Most presidents begin their term with strong approval numbers, but President Trump has bucked that trend. While both George W Bush and Barack Obama were enjoying approval numbers in the 60s after one month in office, Mr Trump is around the 40% mark.

Graphic showing the approval ratings of the last four US presidents after they had been in office for one month


Mr Trump won the election with low approval numbers so it's unsurprising they're still low, but the scandal over his team's contacts with Russia and his controversial travel ban have kept them falling.
Do the numbers matter? Maybe not, for now. Republicans control both the House and Senate so in theory he can pursue his legislative agenda without worrying about his ratings - as long as he keeps his Republican colleagues on side.
But if his ratings stay low or fall further, expect some dissenting voices to emerge in the party as Republicans start to worry about midterm elections in 2018.
For now though, there are signs that many of Mr Trump's supporters are happy with his progress, although others would hardly call it that.


How is the economy faring under Trump?
When Barack Obama became president in 2009, the US was in the midst of its worst recession since the 1930s, with the economy shedding 800,000 jobs in his first month. But after a few dips later that year, the US economy saw its longest ever period of job creation. In total, 11.3 million jobs were created under President Obama.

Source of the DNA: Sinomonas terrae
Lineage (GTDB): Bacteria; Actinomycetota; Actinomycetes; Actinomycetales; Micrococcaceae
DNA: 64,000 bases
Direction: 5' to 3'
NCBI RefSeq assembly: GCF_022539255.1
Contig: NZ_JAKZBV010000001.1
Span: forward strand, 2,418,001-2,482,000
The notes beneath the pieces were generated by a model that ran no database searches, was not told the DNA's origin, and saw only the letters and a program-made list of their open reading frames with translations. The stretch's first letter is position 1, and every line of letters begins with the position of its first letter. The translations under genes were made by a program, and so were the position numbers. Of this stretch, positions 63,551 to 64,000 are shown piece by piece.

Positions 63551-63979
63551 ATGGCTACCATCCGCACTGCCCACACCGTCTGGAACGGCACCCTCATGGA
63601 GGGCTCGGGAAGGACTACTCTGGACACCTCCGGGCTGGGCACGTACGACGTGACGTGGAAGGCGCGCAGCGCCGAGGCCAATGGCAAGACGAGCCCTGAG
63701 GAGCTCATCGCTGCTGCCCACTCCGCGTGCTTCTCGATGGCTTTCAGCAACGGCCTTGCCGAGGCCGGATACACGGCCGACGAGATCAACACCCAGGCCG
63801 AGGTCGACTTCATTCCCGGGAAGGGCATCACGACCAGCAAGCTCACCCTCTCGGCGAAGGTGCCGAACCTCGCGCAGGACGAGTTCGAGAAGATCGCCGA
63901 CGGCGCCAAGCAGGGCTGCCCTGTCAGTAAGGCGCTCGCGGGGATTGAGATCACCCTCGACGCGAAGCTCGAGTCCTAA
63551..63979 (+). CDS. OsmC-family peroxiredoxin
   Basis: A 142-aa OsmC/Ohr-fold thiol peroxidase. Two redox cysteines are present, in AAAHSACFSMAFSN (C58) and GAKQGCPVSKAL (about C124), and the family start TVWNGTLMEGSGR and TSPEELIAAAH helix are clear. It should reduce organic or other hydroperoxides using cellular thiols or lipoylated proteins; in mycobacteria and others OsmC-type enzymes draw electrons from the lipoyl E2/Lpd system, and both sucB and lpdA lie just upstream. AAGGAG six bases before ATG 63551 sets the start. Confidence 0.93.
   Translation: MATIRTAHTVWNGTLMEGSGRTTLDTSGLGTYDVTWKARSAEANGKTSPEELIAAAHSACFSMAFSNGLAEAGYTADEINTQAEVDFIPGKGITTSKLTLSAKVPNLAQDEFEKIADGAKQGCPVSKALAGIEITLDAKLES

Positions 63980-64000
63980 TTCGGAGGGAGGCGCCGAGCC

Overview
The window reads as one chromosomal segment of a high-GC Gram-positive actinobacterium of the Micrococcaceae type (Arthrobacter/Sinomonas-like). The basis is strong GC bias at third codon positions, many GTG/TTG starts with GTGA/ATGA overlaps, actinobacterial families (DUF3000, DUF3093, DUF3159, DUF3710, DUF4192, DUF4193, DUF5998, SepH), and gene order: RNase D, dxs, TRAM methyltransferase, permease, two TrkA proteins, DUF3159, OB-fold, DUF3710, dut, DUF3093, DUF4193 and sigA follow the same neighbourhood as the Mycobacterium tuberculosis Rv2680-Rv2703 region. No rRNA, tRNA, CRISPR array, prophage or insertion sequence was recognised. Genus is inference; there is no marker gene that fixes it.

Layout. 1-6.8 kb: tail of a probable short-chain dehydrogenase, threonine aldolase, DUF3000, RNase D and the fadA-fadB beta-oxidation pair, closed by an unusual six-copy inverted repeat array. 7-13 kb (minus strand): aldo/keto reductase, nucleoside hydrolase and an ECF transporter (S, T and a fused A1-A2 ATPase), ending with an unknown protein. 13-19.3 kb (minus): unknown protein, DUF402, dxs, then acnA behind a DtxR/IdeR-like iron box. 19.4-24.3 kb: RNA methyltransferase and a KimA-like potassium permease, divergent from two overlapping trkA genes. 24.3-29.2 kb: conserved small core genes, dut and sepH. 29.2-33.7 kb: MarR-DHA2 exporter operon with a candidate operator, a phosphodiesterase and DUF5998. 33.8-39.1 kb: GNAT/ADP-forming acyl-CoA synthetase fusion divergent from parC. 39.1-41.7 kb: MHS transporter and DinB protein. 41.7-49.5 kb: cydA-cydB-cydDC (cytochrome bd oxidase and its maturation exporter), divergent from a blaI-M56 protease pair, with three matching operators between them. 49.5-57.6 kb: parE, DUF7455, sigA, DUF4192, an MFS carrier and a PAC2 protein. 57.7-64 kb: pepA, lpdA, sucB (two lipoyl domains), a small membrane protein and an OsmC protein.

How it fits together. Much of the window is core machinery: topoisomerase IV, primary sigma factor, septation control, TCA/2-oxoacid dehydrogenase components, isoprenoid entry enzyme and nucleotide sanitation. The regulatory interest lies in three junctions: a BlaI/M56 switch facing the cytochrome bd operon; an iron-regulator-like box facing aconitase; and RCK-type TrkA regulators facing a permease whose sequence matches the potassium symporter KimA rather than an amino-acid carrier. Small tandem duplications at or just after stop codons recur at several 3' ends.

President Trump, however, described the economy as a "mess" and said he had "inherited many problems".


Chart showing the number of jobs lost or created in the US since 2005


President Obama and the tale of US jobs:
During the campaign, Mr Trump vowed to create 25 million jobs over 10 years and become "the greatest jobs president... ever".
He also accused Mexico and China of stealing millions of jobs and vowed to "bring our jobs home". But research suggests most of the manufacturing jobs that America has shed in recent years have been lost to increased automation at factories, rather than companies moving abroad.
We'll be keeping track of the monthly jobs report to see what progress he makes and we'll also be paying close attention to the manufacturing industry.
In the short term, however, President Trump has cited the stock market as a sign that his policies are already having an effect on the economy, saying there has been a "tremendous surge of optimism in the business world".